A combination of the words ‘tiger’ and ‘leguan’ (German for ‘iguana’), the name ‘Tiguan’ was chosen from VW’s shortlist after the company received around 350,000 suggestions from readers of the German magazine, Auto Bild. We like the name, especially since others under consideration were Rockton, Nanuk, Samun and Namib.
With its somewhat muscular and purposeful stance, unique front and rear-ends, the Volkswagen Tiguan Trend & Fun is refreshing to look at when compared to other compact SUV’s such as BMW’s aging X3 and Honda’s ugly duckling, the CR-V. The Trend & Fun specification model comes with VW’s 16-inch San Francisco wheels, although there are some good looking 19″ alternatives available. The chrome grill surround, colour coded exterior mirrors and door handles, are standard across the range. Overall the Tiguan is well proportioned and stands out on the road.
Once inside you are hugged by supportive front seats. The optional electric seat adjustment on our test car meant an almost infinite number of driving positions are available and, when combined with the optional heated seats, made for a very comfortable journey, especially in the Cape winter. The interior is luxuriously appointed and we found the fit and finish to be excellent. The controls are in the right places and easy to use. The touch-screen radio is user-friendly and the 8-speaker system provides good sound quality, especially if you have an MP3 player, which connects via the auxillary connection in the centre armrest.
Rear passengers have ample leg room and a centre armrest with two cup holders. The rear seats are foldable in a 60/40 split, have recliner adjustment, and another feature is that they are longitudinally adjustable, i.e slide forwards and backwards. Boot space is 471-litres, or 1 510-litres with the seats folded forward, and should be enough for luggage for four, or your monthly shopping. Numerous safety-features including 6 air bags; anti-lock brakes; electronic stability programme; side impact protection and Isofix anchor points in the rear – which are all standard across the Tiguan range – contribute to its 5-star Euro NCAP rating.
At 200 mm, the Volkswagen Tiguan 1.4 TSI Trend & Fun has a fair amount of ground clearance when compared to others in its class. The ride height gives one a good all-round view of the road, however the relatively chunky c-pillar can be an obstacle on occasion. When combined with VW’s permanent four-wheel drive (4Motion) the Tiguan has the credentials, on paper at least, to deliver a competent off-road drive. However, and this is generally the case with the majority of SUV owners, we didn’t get to test it. Like most Tiguan drivers our time was spent almost exclusively in the urban jungle and on the black stuff. But the Tiguan feels at home on the tar. The ride is firm but comfortable and the 4Motion provides sure-footed progress, especially in the wet. Steering is direct and well weighted when on the move, thanks to the speed-sensitive power steering. However, we felt that the steering could’ve been lighter when maneuvering around town or in tight places.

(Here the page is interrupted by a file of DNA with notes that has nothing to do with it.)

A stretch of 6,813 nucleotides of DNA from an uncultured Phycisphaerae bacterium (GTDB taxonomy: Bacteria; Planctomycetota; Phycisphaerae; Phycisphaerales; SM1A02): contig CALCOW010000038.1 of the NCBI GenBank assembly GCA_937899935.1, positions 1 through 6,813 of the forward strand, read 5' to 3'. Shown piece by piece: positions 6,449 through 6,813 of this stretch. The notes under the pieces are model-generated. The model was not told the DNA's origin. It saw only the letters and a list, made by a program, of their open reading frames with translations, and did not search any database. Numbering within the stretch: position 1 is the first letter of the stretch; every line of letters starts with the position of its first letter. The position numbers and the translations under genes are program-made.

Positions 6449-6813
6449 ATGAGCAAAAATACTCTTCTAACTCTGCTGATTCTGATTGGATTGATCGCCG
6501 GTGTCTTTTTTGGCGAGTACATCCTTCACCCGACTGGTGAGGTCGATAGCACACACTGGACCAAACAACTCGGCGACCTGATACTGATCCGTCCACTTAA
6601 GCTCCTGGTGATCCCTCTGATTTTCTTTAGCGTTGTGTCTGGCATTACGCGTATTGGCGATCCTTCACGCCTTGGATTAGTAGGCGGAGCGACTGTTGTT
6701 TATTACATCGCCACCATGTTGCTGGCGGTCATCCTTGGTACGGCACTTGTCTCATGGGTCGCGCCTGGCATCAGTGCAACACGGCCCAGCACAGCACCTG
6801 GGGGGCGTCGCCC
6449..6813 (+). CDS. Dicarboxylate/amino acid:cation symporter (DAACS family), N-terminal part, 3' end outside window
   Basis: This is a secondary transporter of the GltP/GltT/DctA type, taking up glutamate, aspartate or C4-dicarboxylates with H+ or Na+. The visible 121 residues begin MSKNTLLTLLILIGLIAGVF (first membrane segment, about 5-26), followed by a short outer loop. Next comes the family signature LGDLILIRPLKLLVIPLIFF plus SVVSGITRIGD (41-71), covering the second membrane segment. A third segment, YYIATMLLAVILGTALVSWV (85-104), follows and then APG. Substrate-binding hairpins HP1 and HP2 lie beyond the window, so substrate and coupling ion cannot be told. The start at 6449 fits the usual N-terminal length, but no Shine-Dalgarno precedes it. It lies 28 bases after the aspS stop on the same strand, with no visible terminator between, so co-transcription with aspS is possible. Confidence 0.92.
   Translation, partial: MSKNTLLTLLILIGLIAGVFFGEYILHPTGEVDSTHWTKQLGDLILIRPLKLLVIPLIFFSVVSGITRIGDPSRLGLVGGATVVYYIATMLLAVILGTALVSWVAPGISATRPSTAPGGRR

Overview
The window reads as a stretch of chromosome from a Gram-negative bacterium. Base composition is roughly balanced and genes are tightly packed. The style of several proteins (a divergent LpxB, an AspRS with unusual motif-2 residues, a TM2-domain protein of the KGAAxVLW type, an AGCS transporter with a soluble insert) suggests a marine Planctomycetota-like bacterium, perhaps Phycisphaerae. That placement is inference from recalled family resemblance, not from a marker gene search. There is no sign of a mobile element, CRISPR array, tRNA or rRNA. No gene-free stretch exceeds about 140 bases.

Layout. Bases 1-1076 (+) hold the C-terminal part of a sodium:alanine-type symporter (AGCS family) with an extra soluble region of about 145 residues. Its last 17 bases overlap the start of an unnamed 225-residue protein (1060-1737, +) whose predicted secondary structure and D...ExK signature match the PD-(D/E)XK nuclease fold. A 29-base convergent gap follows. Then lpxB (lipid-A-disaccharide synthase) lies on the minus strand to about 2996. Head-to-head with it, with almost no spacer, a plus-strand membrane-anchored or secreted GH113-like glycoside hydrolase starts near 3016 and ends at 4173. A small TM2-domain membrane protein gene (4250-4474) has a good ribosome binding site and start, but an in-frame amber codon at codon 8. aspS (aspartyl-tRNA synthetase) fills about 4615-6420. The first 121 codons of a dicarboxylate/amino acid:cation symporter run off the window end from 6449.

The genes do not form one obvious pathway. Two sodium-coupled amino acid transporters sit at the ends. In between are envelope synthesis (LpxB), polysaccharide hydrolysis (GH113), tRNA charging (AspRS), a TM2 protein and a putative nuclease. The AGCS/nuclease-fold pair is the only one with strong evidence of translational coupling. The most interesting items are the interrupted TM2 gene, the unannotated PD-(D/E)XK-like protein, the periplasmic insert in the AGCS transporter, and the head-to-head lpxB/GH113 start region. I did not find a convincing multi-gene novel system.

Giving the Tiguan its legs is the world’s first direct-injection petrol engine with twin charging technology. The 1,4-litre engine boasts both a turbocharger and a mechanically driven supercharger. This innovative combination ensures power delivery throughout the rev range with little or no turbo lag and equates to more power but with better fuel consumption than a similarly powerful 2,0-litre motor. The 1,4-litre TSI produces 110kW at 5 800 rpm and a healthy 240 Nm of torque between 1 750 and 4 000 rpm. Although peak power is produced relatively high up the rev range, the good spread of torque makes the Tiguan an enjoyable drive – and this is the little 1,4-litre’s ace. At highway speeds you can cruise comfortably in 6th gear and cruise up most hills without having to stir the gearbox. Even when driving at urban speeds, the motor pulls in 5th and 6th gears from 80 km/h without complaint. The motor is responsive and speaks to the driver with a tenacious little growl. It’s just a pity the gearbox isn’t as slick as the engine it’s mated to. We found it to be notchy and, when hustled through the gears, somewhat clumsy.
- Well appointed interior.
- Firm but comfortable ride.
- Quality fit and finish usually associated with more expensive cars.
- Great ‘little’ TSI engine, with its responsiveness and tenacious growl.
We would like…
- Traditional parking brake, as opposed to the electronic one fitted, which seemed to behave inconsistently.
- Better synchro’d manual gearbox, or VW’s accomplished DSG automatic.
- Lighter steering at slow speed.
- An auto-folding function for the relatively bulbous side mirrors – think tight parking spots or busy on-street parking.
- Engine Capacity: 1 390 cm³
- No. Of Cylinders: 4-cylinders, in-line
- Aspiration: Supercharged & Turbocharged
- Power: 110 kW @ 5 800rpm
- Torque: 240 Nm @ 1 750 – 4 000rpm
- Drive type: Permanent four-wheel
- Acceleration: 0-100 km/h in 9.6 seconds (claimed)
- Top Speed: 192 km/h (claimed)
- Fuel Consumption: 8.4 l/100km (claimed combined)